• The Cathedral Group from the Teton Park Road

    Grand Teton

    National Park Wyoming

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  • Bears are active in Grand Teton

    Black and grizzly bears are roaming throughout the park--near roads, trails and in backcountry areas. Hikers and backcountry users are advised to travel in groups of three or more, make noise and carry bear spray. Visitors must stay 100 yards from bears. More »

  • Area closure in the area around Baxter's Pinnacle

    An area closure is in effect around Baxter's Pinnacle to protect nesting peregrine falcons. This closure precludes any climbs of Baxter's Pinnacle and usage of the walk-off gully. This closure will be in effect through 8-15-2013. More »

Wildflowers

Glacier lilies in Cascade Canyon

Glacier lilies paint the landscape in the North Fork of Cascade Canyon.

The wildflowers of Grand Teton National Park usually bloom May through September. There are only about 60 continuous frost-free days a year in Jackson Hole, so the growing season is very short and the dominant blooming flowers change quickly from week to week.

Grand Teton National Park can be separated into three distinct zones: the sagebrush valley, the forest floor, and the alpine zone. Skyrocket gilia, larkspur, and indian paintbrush bloom in the valley as temperatures rise. Flowers like fireweed, columbine, monkshood, and the rare calypso orchid enjoy the moist environments found in forests. The flowers of the alpine zone grow close to the ground and the flowers are very small; examples include moss campion, alpine forget-me-not, and sky pilot.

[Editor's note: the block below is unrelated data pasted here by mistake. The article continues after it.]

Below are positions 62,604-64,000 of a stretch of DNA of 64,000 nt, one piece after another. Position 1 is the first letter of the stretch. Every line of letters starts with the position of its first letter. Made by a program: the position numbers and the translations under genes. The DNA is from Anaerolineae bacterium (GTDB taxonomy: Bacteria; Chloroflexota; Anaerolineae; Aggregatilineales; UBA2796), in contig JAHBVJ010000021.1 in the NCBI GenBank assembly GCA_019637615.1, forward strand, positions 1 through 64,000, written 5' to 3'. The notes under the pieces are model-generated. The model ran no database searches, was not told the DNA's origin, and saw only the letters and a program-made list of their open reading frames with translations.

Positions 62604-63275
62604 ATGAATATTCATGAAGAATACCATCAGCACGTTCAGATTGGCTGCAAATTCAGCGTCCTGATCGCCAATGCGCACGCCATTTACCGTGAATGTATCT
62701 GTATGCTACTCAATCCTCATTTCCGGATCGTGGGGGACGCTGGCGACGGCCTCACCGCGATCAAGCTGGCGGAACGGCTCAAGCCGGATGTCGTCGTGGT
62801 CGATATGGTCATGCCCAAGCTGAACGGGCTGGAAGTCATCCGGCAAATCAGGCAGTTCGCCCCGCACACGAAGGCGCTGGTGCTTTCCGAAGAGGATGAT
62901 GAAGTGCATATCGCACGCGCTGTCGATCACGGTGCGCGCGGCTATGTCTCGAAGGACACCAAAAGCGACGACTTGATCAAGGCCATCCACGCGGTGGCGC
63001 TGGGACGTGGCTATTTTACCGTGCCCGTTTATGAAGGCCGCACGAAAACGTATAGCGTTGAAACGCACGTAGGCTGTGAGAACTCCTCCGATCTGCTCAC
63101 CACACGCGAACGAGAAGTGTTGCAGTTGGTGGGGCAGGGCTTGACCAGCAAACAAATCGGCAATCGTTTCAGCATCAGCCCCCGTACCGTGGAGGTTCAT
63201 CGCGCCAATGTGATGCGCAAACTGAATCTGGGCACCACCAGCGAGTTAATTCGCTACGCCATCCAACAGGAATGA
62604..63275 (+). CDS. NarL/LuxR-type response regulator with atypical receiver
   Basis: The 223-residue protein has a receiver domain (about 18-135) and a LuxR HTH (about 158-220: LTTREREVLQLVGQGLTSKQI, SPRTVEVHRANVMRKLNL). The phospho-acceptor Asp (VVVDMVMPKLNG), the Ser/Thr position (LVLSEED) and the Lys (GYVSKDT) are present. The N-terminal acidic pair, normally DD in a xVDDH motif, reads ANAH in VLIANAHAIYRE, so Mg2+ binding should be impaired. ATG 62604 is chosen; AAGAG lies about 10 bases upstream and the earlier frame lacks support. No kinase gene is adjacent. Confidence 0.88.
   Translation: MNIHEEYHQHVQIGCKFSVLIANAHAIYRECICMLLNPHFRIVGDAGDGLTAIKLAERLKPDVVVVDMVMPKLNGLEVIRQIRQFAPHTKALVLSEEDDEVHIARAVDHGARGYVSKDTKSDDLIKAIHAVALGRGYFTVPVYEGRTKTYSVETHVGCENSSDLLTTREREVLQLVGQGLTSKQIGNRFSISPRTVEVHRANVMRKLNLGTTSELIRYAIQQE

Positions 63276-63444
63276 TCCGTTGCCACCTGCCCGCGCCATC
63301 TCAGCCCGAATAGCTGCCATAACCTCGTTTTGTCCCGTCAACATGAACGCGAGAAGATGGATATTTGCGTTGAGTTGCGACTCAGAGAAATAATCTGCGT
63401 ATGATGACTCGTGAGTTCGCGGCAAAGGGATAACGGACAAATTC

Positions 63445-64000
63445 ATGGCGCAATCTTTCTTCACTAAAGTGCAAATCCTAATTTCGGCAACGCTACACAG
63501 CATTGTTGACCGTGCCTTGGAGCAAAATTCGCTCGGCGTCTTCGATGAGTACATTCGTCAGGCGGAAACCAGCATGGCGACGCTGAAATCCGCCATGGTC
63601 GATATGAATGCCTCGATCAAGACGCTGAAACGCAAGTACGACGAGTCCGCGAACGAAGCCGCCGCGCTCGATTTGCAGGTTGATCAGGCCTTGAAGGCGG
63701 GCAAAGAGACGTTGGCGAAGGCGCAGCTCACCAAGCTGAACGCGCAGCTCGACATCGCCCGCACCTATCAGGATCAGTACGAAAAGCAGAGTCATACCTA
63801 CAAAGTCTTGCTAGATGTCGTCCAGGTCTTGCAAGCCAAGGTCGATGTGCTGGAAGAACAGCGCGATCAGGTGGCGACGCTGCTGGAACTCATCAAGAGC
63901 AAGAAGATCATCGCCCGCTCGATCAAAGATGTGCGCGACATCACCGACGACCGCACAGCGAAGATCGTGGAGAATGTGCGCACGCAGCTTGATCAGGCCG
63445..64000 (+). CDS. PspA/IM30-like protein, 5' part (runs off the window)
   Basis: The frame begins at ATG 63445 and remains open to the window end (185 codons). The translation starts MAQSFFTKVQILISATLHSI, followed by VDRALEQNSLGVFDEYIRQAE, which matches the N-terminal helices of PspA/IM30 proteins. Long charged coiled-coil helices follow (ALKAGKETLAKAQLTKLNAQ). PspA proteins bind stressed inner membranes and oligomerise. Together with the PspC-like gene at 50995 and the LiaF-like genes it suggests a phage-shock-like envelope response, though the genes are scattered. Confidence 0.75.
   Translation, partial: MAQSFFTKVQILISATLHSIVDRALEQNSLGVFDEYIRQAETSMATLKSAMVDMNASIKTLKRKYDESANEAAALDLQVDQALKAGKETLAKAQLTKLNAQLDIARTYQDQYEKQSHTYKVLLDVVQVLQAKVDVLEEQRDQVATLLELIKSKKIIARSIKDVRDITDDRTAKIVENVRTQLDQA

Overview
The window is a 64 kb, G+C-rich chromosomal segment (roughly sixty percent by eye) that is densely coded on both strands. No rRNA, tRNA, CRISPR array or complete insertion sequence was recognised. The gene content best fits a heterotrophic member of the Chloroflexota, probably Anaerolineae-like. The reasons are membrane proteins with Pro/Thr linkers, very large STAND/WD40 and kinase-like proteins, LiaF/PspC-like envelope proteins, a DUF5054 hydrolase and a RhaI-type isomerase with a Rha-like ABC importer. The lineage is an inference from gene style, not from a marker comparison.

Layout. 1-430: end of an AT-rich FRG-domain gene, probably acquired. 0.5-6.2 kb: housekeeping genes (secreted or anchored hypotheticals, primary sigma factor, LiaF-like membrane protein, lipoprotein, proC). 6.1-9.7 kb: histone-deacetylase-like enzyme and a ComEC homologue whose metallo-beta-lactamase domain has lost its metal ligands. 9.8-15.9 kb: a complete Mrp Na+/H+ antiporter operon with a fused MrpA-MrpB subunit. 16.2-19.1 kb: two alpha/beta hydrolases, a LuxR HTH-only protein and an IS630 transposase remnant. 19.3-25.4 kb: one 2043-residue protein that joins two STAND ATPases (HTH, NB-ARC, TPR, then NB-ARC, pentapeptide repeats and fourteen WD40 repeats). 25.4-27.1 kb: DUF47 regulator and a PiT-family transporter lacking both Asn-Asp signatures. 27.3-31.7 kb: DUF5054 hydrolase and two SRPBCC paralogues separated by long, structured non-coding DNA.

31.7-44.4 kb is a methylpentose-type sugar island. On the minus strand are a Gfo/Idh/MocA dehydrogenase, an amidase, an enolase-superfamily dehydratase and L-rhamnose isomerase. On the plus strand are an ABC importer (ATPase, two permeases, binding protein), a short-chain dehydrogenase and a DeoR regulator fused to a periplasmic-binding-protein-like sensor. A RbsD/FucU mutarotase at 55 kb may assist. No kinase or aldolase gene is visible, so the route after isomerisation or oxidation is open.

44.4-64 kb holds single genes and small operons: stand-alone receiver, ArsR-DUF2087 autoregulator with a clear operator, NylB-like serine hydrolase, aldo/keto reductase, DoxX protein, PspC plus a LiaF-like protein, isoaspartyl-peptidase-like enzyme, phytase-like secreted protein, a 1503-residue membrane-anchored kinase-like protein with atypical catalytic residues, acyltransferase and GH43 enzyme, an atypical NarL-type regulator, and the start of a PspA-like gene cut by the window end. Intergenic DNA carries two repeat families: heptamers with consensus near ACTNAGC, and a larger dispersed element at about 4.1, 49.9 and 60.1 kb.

Remember that observing and photographing wildflowers is achieved by bringing your eye to the wildflower and not the wildflower to your eye. Wildflowers within the national park are not to be picked so that they may be enjoyed by future visitors and provide habitat and food to wildlife.

To learn more about the park's wildflowers read the plant finding guide. This brochure provides information about what wildflowers will be blooming in each zone during what months.

Did You Know?

Tetons from the north, photo by Erin Himmel

Did you know that a large fault lies at the base of the Teton Range? Every few thousand years earthquakes up to a magnitude of 7.5 on the Richter Scale signal movement on the Teton fault, lifting the mountains skyward and hinging the valley floor downward.